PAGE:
How competitive is Alaska LNG?

A tanker taking on a shipment at the Kenai LNG plant in October, 2015. (Rachel Waldholz/APRN)
A tanker taking on a shipment at the Kenai LNG plant in October, 2015. (Rachel Waldholz/APRN)
This month, the state committed to another year of work on the Alaska LNG project. That’s the effort to bring natural gas from the North Slope to the Kenai Peninsula for export.

But natural gas prices have been plunging along with oil. In the Asian spot market, gas is selling for a third of what it did two years ago.

Should Alaska be worried?

Larry Persily says it’s true: the global market for natural gas is not so good right now.

“It’s wretched, it’s miserable, it’s lousy, it stinks,” he said. “There’s way more gas than there is demand…it’s like oil!”

Persily is a former federal official who now advises the Kenai Peninsula Borough.

The good thing, he says, is Alaska isn’t trying to sell gas into this market.

“If everything goes well, on schedule, no problems, no lawsuits, no big delays,” Persily said.

Changing markets

Then the first LNG tanker wouldn’t sail from Nikiski until 2024 – maybe 2025. So the big question is, what will the market look like then?

“It’s certainly going to be much different than it is today,” Persily said. “Don’t exactly know how, but guaranteed it will be different.”

And how you think the market will be different decides what you think of Alaska’s gas project.

The important thing to remember about Alaska’s massive natural gas pipeline is that, as of right now, it’s an imaginary pipeline. It’s an imaginary pipeline with a right-of-way and an export permit and the tentative backing of three of the world’s biggest oil companies and the state of Alaska – but, still, right now it only exists on paper.

But this imaginary gas line is eating up some very real money. In the next year, Alaska and its partners – ExxonMobil, BP and ConocoPhillips – will spend $230 million just on early design and permitting. Alaska’s share of that is about $60 million.

That’s on top of the $65 million spent to buy out the pipeline builder TransCanada and reimburse its costs.

Alaska’s economic future

The state argues this is a good investment.

“Because if we don’t expend it, I can guarantee you, we will not have an LNG project,” Marty Rutherford, Deputy Commissioner at the state Department of Natural Resources, said.

She says the gas line is essential for Alaska’s economic future.

“Is it risked money? Yes, it is very risked money,” Rutherford said. “This is the riskiest money that will ever be spent on any project: it’s before you know you’ve actually got an economic project…is there absolute certainty? Can I warrant this project will happen? No. No one can. No one will.”

But, Rutherford says, the project has a lot going for it.

Alaska is closer to Asian markets than the U.S. Gulf Coast, or the Middle East. It’s reliable. It has proven reserves – we’ve actually seen the gas, as it’s been re-injected in the North Slope oil fields. And Alaska’s project has the backing of three major companies, with all the resources and experience they bring to bear.

That’s enough to be competitive, Rutherford says. But others say that’s wishful thinking.

“I’m laughing because I have been a supporter of the Alaskan LNG project when I still had black hair…long time,” Charles Ebinger said. He’s a senior fellow at the Brookings Institution in Washington D.C. And these days, he doesn’t have such a rosy view.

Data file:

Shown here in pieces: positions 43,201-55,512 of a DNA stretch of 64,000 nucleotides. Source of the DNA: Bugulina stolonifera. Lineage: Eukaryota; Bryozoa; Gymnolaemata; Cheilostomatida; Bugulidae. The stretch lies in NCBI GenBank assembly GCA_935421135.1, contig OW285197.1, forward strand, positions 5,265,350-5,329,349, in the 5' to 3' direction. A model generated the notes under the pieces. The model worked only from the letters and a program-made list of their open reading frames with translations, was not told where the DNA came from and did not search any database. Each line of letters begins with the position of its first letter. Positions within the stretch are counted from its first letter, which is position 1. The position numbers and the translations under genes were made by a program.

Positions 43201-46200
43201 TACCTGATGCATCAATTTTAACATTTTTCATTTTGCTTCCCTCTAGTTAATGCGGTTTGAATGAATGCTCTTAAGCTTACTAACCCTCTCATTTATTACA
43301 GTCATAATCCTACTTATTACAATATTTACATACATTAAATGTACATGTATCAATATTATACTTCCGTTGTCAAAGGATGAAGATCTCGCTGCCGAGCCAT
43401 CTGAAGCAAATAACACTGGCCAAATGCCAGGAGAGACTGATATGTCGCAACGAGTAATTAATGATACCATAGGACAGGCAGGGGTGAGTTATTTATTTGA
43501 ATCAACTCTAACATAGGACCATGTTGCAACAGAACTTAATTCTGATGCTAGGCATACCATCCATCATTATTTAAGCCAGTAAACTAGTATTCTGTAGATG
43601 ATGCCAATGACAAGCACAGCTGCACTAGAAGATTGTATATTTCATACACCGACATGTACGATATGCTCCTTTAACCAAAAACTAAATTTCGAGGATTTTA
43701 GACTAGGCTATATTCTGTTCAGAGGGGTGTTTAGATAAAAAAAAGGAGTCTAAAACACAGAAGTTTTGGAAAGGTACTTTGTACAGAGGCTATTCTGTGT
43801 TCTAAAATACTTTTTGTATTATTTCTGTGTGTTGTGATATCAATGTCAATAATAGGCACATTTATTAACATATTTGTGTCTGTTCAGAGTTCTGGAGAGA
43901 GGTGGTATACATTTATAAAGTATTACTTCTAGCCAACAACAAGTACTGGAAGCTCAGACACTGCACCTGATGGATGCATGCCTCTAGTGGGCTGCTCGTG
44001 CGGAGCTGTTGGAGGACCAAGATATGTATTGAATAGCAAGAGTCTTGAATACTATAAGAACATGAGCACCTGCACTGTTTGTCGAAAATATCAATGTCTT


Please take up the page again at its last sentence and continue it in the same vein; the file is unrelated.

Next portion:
Ebinger says the Asian market that Alaska is targeting is awash in natural gas, and will be for a long time to come. That will keep prices too low to make an Alaska project economical.

“And I know the state argues differently, and their boosters are good diplomats, and they go to Japan and they go to Korea, but I think the reality is, you gotta have LNG prices up at least $16 per million BTU, and for a sustained period of time, for that project to get built,” Ebinger said.

For reference, as of mid-December, LNG is selling at less than half that amount on the Japanese spot market.

Rutherford wouldn’t say what she thinks the state’s break-even price is, but Persily says he thinks Ebinger’s number is too high.

Asian demand for LNG

Meanwhile, when the International Energy Agency presented its 2015 forecast in London this fall, director Fatih Birol said that gas is being squeezed in Asia – with cheap coal on one side, and on the other, renewables, which are becoming more competitive – with a healthy push from government subsidies.

Birol said he does expect Asian demand for LNG to grow. It’s just that every project in the world is scrambling to fill that demand.

“Everybody’s eyes are on this 400 bcm…the entire gas industry,” Birol said. “From Australia, to U.S., to Russia, to East African exporters.”

Persily says, that’s true.

“There’ll be demand, the question is, is it going to be enough and can we be cost competitive enough,” Persily said. “Someone’s going to build an LNG project in the next 10 years – probably, half a dozen.”

The question is, whether one of those will be in Alaska.

Related stories from around the North:

Canada: Energy challenges in Canada’s North, Eye on the Arctic

Finland: Experts question Finland’s energy decisions, data, Yle News

Norway: Japan wants wind power from Arctic Norway, Barents Observer

Russia: No alternative to Arctic oil says Russia environment minister, Barents Observer

Sweden:  Will Sweden be able to produce enough energy in the future?, Radio Sweden

United States:  Arctic Energy Summit: What can polar regions learn from each other?, Eye on the Arctic


Rachel Waldholz, Alaska Public Media

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